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Handout G: Slavery and the Founders

Handout G: Slavery and the Founders

Background: Slavery was legal in every state at the beginning of the American Revolution, but its impact on the economy of northern states was minimal. Founders in the North were, therefore, more likely to write publicly about the injustices of slavery and the inconsistency between republican ideals and the practice of enslaving human beings. However, even the slave-holding Founders were well aware of those injustices and inconsistencies. Virginians Jefferson, Washington, Madison, and Mason, all of whom wrote powerfully and carried out courageous actions on behalf of human liberty, and all of whom criticized slavery, were slave-holders.

Directions: Use this table as a reference when studying the Founders.

Slaveholders* Among Some Prominent Founders

(Name, State, Attended Philadelphia Convention?)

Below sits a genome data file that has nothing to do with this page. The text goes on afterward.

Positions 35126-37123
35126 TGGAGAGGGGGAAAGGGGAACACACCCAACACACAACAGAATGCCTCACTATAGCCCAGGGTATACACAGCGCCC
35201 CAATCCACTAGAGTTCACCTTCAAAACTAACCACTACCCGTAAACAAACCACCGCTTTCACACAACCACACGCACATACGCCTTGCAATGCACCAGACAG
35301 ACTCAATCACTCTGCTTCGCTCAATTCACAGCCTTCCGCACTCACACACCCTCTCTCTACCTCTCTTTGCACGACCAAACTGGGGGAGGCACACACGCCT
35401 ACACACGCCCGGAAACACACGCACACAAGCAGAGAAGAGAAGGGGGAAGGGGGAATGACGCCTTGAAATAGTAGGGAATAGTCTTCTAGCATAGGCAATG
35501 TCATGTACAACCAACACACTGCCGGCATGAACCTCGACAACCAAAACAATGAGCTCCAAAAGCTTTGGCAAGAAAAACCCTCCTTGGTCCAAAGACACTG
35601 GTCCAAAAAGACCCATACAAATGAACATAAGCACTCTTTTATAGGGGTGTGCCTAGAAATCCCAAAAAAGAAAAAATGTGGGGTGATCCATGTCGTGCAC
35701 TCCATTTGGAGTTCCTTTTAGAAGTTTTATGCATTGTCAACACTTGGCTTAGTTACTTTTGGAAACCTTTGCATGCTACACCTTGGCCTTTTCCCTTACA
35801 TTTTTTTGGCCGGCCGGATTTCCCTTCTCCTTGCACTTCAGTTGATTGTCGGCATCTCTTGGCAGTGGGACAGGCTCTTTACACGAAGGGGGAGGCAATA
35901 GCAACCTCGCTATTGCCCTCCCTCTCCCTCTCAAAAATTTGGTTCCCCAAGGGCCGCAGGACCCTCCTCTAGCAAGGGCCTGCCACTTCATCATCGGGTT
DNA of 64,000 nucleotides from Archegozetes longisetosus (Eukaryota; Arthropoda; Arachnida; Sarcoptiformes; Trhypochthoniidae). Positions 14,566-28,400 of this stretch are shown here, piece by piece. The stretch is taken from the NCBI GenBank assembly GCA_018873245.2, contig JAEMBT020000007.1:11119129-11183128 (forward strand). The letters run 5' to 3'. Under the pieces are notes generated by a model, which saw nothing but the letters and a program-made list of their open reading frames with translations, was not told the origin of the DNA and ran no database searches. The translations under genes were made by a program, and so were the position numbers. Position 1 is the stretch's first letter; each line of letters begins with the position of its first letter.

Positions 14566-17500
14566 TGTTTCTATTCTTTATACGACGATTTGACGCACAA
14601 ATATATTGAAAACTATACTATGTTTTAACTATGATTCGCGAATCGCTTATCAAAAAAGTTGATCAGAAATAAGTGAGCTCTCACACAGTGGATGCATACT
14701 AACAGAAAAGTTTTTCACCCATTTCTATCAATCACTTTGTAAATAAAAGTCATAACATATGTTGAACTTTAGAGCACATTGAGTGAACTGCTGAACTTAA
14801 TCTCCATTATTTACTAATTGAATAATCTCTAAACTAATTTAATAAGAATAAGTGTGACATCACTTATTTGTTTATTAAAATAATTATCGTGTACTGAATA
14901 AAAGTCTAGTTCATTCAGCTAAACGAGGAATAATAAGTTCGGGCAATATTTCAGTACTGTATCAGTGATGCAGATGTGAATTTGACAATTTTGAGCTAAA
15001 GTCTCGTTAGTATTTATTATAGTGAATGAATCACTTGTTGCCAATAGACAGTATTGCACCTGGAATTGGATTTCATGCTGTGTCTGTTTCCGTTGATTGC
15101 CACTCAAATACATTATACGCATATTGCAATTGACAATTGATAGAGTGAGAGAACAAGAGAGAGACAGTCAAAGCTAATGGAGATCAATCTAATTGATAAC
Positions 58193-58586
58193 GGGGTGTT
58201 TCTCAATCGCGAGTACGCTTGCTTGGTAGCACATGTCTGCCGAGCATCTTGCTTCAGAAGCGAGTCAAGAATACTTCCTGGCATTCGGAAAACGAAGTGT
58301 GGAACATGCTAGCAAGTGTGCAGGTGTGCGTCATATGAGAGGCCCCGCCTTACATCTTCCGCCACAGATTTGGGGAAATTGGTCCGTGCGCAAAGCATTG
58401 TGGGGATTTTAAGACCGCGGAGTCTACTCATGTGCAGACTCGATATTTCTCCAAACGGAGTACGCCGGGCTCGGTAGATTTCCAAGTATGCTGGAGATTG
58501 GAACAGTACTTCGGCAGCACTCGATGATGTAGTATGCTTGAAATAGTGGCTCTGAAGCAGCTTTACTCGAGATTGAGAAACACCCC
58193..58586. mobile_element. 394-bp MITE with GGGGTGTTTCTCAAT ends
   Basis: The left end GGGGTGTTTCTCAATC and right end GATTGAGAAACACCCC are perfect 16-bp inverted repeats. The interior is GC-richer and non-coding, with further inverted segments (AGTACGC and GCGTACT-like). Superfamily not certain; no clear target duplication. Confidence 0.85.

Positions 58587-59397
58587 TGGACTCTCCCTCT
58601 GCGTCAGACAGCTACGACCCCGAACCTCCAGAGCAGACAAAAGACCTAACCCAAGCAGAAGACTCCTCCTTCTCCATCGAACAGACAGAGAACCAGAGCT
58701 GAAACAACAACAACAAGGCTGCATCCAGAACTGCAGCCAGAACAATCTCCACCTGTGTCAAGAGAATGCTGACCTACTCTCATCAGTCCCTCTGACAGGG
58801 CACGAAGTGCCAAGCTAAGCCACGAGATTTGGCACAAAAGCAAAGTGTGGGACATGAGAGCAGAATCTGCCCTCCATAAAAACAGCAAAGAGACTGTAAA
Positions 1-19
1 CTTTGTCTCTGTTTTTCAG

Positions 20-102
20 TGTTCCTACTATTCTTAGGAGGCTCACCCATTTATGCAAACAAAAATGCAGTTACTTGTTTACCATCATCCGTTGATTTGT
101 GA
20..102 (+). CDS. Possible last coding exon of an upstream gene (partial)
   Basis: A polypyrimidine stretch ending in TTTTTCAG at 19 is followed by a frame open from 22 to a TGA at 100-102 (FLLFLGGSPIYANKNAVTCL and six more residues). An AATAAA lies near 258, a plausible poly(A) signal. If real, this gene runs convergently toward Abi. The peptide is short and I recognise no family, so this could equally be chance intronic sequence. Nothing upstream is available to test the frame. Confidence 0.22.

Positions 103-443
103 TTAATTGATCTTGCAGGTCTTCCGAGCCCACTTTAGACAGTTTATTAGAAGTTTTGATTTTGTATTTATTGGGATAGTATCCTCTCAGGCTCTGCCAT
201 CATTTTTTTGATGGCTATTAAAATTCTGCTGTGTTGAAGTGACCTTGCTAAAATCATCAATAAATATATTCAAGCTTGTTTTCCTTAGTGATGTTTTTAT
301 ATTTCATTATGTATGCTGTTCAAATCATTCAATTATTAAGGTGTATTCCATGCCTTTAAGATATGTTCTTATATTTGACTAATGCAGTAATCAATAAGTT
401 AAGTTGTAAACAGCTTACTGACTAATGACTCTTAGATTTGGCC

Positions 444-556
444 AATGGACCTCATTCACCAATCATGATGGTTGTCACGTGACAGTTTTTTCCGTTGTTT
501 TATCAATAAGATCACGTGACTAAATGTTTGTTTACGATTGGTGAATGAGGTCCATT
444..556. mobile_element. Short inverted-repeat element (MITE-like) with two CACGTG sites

• Richard Bassett, Delaware, Yes
  • George Read, Delaware, Yes
  • Button Gwinnett, Georgia, No
  • Charles Carroll, Maryland, No
  • Daniel Carroll, Maryland, Yes
  • Samuel Chase, Maryland, No
  • Daniel of St. Thomas Jenifer, Maryland, Yes
  • Luther Martin, Maryland, Yes
  • John F. Mercer, Maryland, Yes
  • John Hancock, Massachusetts, No
  • John Jay, New York, No
  • William Blount, North Carolina, Yes
  • William Davie, North Carolina, Yes
  • Alexander Martin, North Carolina, Yes
  • Richard Dobbs Spaight, North Carolina, Yes
  • Benjamin Franklin, Pennsylvania, Yes
  • Benjamin Rush, Pennsylvania, No
  • Pierce Butler, South Carolina, Yes
  • Charles Pinckney, South Carolina, Yes
  • Charles Cotesworth Pinckney, South Carolina, Yes
  • Edward Rutledge, South Carolina, No
  • John Rutledge, South Carolina, Yes
  • John Blair, Virginia, Yes
  • Patrick Henry, Virginia, No
  • Thomas Jefferson, Virginia, No
  • Richard Henry Lee, Virginia, No
  • James Madison, Virginia, Yes
  • George Mason, Virginia, Yes
  • Edmund Randolph, Virginia, Yes
  • George Washington, Virginia, Yes
  • George Wythe, Virginia, Yes

*All of those listed in the table owned slaves at some point in their lives